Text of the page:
8 Why the AOA is Interested The number of Osteopathic Colleges of Medicine has increased from 17 COM’s ten years ago to 29 COM’s offering study in 37 locations today The number of osteopathic medical school graduates has increased from 2500 ten years ago to a projected by 2015 The number of graduates from allopathic medical schools is also increasing Bottom Line: The AOA wants to ensure that graduates of osteopathic colleges of medicine will have the opportunity to go to a residency training program in this country

9 The AOA Professional Association Representing 78,000 Osteopathic Physicians & >20,000 Medical Students Primary Certifying Body for DOs Accrediting Agency for Osteopathic GME, Colleges of Osteopathic Medicine, Hospitals & Other Health Care Facilities

10 Osteopathic Medicine Founded in 1874 by Andrew Taylor Still, MD, DO Focused on the Whole Person -Unity of Mind, Body, Spirit -Structure Influences Function -Innate Ability of the Body to Health Itself

11 Osteopathic GME Primary Care Focus + 23 Medical Specialties Community-Based Clinical Education 1 in 5 Medical Students attends 1 of 29 Colleges of Osteopathic Medicine in 37 Locations Osteopathic Medicine is One of the Fastest Growing Health Professions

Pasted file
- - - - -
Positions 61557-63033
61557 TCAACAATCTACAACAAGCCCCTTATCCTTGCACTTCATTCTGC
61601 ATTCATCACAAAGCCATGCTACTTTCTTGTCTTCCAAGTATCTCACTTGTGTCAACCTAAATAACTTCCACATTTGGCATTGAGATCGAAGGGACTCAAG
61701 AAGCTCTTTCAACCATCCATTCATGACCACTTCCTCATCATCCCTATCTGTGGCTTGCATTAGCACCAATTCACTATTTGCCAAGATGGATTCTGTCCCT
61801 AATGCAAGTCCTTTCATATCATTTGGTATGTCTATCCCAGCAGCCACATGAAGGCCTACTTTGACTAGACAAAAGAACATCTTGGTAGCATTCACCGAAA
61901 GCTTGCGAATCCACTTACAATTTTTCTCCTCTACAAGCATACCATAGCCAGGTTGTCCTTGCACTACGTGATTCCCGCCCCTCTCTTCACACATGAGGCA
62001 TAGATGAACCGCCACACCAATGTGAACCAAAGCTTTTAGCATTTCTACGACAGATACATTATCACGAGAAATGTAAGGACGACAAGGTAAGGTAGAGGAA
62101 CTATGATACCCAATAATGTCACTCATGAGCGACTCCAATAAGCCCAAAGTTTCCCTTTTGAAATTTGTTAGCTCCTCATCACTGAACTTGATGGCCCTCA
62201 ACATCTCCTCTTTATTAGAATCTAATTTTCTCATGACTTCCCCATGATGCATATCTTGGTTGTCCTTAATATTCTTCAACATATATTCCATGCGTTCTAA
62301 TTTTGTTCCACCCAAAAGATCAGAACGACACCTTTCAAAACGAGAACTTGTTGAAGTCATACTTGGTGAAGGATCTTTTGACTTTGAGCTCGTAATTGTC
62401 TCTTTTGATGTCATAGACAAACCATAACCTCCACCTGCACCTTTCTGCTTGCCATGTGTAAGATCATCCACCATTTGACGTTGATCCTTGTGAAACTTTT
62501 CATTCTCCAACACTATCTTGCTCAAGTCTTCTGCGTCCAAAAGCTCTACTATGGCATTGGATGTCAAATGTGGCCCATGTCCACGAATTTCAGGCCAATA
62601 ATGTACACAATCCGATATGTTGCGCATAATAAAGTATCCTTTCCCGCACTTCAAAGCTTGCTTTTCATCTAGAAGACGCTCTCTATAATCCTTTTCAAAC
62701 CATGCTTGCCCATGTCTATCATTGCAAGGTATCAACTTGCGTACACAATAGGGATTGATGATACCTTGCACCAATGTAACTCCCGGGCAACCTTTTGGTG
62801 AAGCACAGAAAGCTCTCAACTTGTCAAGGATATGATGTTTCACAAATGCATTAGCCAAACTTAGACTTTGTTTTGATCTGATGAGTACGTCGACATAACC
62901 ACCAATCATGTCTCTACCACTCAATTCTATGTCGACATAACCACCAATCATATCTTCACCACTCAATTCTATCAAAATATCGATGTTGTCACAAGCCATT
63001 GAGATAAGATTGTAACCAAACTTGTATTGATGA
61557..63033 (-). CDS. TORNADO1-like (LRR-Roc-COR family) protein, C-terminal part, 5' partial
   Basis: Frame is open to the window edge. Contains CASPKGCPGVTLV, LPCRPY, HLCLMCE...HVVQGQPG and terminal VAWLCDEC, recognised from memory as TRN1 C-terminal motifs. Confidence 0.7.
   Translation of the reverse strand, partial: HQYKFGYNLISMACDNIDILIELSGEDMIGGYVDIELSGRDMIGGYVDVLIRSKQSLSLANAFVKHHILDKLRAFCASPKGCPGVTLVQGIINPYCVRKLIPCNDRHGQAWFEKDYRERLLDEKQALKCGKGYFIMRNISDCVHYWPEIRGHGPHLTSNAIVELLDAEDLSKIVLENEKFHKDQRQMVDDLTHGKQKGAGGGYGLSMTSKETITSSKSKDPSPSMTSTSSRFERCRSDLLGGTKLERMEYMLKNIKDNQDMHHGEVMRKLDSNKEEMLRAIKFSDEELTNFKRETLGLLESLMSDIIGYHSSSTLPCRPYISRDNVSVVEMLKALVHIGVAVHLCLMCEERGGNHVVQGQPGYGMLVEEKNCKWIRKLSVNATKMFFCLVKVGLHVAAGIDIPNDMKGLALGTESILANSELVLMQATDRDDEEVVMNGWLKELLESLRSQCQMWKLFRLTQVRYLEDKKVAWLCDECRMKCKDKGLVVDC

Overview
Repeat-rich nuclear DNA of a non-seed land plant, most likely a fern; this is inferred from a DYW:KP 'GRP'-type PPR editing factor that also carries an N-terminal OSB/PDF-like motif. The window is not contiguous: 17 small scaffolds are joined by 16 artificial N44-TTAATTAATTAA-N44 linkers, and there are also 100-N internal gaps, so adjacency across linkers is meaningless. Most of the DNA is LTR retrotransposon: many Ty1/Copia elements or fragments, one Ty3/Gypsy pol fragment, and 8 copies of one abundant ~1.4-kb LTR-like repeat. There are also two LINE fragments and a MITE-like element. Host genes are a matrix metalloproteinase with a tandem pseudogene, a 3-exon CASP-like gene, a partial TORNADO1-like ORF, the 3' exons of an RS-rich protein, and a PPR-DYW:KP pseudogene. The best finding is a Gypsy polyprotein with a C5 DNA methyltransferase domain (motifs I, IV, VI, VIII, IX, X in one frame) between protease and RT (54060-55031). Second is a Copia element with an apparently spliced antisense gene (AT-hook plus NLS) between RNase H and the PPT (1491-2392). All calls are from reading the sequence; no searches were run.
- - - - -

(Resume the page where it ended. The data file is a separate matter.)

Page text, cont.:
12 OGME Development Initiative A Ready Source of Information and Expert Assistance for Starting an Osteopathic Graduate Medical Education Program in Your Hospital

13 Trends Affecting Hospitals Physician Workforce Shortages New Colleges of Osteopathic Medicine & Medical Schools Increasing Number of Medical Graduates Increased Interest in Starting GME Programs = New Hospital Opportunities

14 Overview  Why you should consider Graduate Medical Education?  Why the AOA is interested in helping you start a GME program?  The basics: The relationship between medical schools, Graduate Medical Education and hospitals  Is your hospital a good “fit” for GME?  Costs, reimbursement and non-monetary benefits of sponsoring Graduate Medical Education  Next steps

15 Training to Be a Physician College graduate Medical school (4 years) – Allopathic (M.D.) – Osteopathic (D.O.) Postgraduate training (GME) – Residency (3-5 years) – Fellowship (1-2 years for subspecialty training) – Both the AOA and the ACGME independently approve GME programs CME (Continuing Medical Education) – Annual requirement of hours of medical education courses